9 Apertures under investigation Three “apertures” in MICE that are under investigation TOF II Diffuser Tracker helium window TOF II DiffuserTracker Window

10 Physical Model 842 4303040 230 15 150630 No absorbers or windows Hard edge - Kill muons that scrape 100014941334 150200 TrackerAFC Tracker RFCC

11 Beams Consider two sets of particles “Phase space filling” beam 10 pi beam Phase space filling Place muons on a grid in x, p x Muons at x = 0, 10, 20… and px = 0, 10, 20, … Add spread in either L can or pz 10 pi gaussian beam, 25 MeV rms energy spread Cuts at 190 { "@context": "http://schema.org", "@type": "ImageObject", "contentUrl": "http://images.slideplayer.com/13/3618898/slides/slide_11.jpg", "name": "11 Beams Consider two sets of particles Phase space filling beam 10 pi beam Phase space filling Place muons on a grid in x, p x Muons at x = 0, 10, 20… and px = 0, 10, 20, … Add spread in either L can or pz 10 pi gaussian beam, 25 MeV rms energy spread Cuts at 190

12 Max Radius vs z - Lcan spread This is a scatter plot of muons travelling down the cooling channel Vertical lines come because I am only sampling the beam occasionally Drawn a line for the maximum radius of the beam This is using the beam with a spread in L can radius z Radius of MICE acceptance vs z

14 Max Radius vs z - 10  beam Repeat the exercise but now use a full 10  beam Max r @ diffuser = 0.128 Max r @ window 1 = 0.136 Max r @ window 2 = 0.121 Max r @ TOFII = 0.273 Max. radius z

15 W Lau, CM 14

16 Gaussian 10 pi beam at Diffuser A significant number of tracks outside of 10 cm radius Note some of these tracks also pass through the diffuser mechanism itself It may be possible to arrange the beamline to run in a less focussed mode with higher energy Try to punch muons through the diffuser mechanism to populate these tails Diffuser Radius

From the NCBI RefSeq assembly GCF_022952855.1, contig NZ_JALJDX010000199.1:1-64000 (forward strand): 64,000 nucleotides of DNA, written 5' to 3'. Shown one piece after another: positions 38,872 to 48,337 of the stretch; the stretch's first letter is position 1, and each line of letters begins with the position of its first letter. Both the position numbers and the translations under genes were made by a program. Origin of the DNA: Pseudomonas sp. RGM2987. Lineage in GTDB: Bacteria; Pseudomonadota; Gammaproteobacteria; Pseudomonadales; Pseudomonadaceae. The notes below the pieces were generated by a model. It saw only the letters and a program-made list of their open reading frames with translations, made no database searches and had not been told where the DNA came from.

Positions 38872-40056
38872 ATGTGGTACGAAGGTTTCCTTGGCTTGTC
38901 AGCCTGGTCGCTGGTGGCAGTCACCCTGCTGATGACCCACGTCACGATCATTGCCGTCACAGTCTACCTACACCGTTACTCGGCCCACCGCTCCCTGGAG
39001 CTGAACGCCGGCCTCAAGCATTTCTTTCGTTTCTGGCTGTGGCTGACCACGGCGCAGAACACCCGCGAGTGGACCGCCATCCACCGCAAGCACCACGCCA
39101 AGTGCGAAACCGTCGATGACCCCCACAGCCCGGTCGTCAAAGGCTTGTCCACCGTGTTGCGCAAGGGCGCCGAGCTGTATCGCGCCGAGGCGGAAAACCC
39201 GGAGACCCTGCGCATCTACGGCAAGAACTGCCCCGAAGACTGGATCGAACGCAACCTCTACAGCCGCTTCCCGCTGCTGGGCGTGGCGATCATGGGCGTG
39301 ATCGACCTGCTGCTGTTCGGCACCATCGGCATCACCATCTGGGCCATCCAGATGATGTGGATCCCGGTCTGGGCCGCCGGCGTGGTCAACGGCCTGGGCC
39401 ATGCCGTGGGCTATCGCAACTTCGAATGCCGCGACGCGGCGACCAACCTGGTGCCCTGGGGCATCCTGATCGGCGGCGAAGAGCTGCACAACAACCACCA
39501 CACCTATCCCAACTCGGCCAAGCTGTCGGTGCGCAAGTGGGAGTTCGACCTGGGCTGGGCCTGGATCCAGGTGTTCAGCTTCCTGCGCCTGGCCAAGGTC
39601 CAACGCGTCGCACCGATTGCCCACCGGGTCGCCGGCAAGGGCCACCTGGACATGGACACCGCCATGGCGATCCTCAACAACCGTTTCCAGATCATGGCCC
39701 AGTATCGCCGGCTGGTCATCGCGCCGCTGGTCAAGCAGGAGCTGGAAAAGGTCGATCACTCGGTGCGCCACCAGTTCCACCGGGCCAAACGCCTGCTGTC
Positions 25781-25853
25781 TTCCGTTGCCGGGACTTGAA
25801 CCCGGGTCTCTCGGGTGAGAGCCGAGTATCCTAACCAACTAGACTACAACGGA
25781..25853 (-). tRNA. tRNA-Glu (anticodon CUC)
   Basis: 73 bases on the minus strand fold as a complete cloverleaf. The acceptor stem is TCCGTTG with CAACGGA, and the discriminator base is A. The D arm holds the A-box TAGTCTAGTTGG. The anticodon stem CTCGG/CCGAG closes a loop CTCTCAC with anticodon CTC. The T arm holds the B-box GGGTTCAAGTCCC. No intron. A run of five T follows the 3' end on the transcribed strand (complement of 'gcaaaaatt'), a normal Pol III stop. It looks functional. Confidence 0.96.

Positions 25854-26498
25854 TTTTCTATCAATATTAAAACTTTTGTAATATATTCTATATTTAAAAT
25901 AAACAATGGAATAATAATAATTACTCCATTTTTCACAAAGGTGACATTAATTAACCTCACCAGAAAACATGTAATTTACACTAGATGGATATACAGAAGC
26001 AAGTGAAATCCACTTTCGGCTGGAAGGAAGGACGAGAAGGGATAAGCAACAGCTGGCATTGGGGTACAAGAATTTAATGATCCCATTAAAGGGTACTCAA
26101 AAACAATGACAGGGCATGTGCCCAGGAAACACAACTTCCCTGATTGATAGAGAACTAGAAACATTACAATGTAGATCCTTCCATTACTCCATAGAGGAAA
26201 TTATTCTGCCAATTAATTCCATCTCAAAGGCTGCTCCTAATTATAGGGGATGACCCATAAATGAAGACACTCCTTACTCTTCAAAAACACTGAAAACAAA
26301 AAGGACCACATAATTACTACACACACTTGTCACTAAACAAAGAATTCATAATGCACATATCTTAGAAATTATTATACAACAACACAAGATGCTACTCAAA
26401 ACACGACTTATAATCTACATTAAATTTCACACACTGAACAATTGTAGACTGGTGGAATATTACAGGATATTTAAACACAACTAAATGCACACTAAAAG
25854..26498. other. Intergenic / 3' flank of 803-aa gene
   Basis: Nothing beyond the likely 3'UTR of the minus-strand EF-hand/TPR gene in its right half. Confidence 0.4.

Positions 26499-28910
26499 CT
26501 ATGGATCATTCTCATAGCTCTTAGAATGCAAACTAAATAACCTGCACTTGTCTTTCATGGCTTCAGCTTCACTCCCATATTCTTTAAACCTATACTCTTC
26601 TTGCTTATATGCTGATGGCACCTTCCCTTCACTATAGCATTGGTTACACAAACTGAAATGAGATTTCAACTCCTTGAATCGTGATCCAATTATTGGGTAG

17 Absorber window Thickness as a function of R (M Green)

18 R at tracker windows No tracks pass through the edge of the windows But the window gets increasingly thick towards the edges What effect does this have on emittance? Upstream Z~-4.6 m Downstream Z~+4.6m

19 R at solenoid end The downstream solenoid ends at z=6.011 This is the downstream end of the last coil But the high amplitude tracks are cut in the tracker Don’t strike the tracker end r r Z=6.111 Z=6.211

20 x at TOF The edge of the beam lies beyond the tof half width While this doesn’t look so bad, if I choose to use a different beam it may well get worse Without materials so this is really a minimum It may be possible to make the TOF larger than the Ckov and sacrifice some PID in these regions To avoid a very large Ckov

21 Summary I would be happier if the TOF could be bigger It may be possible to compromise by leaving the calorimeter smaller and losing PID on the fringe While tracks miss the tracker window, I am slightly nervous about the thickness towards the edge I would be happier if the diffuser could be bigger